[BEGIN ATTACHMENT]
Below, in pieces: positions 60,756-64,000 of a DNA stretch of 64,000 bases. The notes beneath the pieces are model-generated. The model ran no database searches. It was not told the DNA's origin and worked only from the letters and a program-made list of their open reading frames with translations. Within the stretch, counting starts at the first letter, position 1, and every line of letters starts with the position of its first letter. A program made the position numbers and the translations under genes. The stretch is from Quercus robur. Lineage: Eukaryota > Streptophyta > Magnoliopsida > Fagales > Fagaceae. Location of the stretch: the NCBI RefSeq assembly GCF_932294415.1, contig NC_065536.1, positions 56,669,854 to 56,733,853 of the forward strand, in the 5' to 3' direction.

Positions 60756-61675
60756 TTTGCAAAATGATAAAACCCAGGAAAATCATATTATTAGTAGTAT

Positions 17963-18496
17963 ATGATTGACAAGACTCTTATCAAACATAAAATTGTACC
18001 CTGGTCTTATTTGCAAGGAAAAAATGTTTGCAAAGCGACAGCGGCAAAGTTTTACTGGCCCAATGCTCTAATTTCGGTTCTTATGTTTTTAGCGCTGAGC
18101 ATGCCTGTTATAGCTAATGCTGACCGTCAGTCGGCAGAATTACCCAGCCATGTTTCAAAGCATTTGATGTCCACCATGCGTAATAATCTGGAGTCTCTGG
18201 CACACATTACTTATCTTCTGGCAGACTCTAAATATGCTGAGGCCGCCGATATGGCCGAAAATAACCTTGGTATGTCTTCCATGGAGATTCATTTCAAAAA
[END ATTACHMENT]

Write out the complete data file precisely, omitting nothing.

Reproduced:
Below, in pieces: positions 60,756-64,000 of a DNA stretch of 64,000 bases. The notes beneath the pieces are model-generated. The model ran no database searches. It was not told the DNA's origin and worked only from the letters and a program-made list of their open reading frames with translations. Within the stretch, counting starts at the first letter, position 1, and every line of letters starts with the position of its first letter. A program made the position numbers and the translations under genes. The stretch is from Quercus robur. Lineage: Eukaryota > Streptophyta > Magnoliopsida > Fagales > Fagaceae. Location of the stretch: the NCBI RefSeq assembly GCF_932294415.1, contig NC_065536.1, positions 56,669,854 to 56,733,853 of the forward strand, in the 5' to 3' direction.

Positions 60756-61675
60756 TTTGCAAAATGATAAAACCCAGGAAAATCATATTATTAGTAGTAT

Positions 17963-18496
17963 ATGATTGACAAGACTCTTATCAAACATAAAATTGTACC
18001 CTGGTCTTATTTGCAAGGAAAAAATGTTTGCAAAGCGACAGCGGCAAAGTTTTACTGGCCCAATGCTCTAATTTCGGTTCTTATGTTTTTAGCGCTGAGC
18101 ATGCCTGTTATAGCTAATGCTGACCGTCAGTCGGCAGAATTACCCAGCCATGTTTCAAAGCATTTGATGTCCACCATGCGTAATAATCTGGAGTCTCTGG
18201 CACACATTACTTATCTTCTGGCAGACTCTAAATATGCTGAGGCCGCCGATATGGCCGAAAATAACCTTGGTATGTCTTCCATGGAGATTCATTTCAAAAA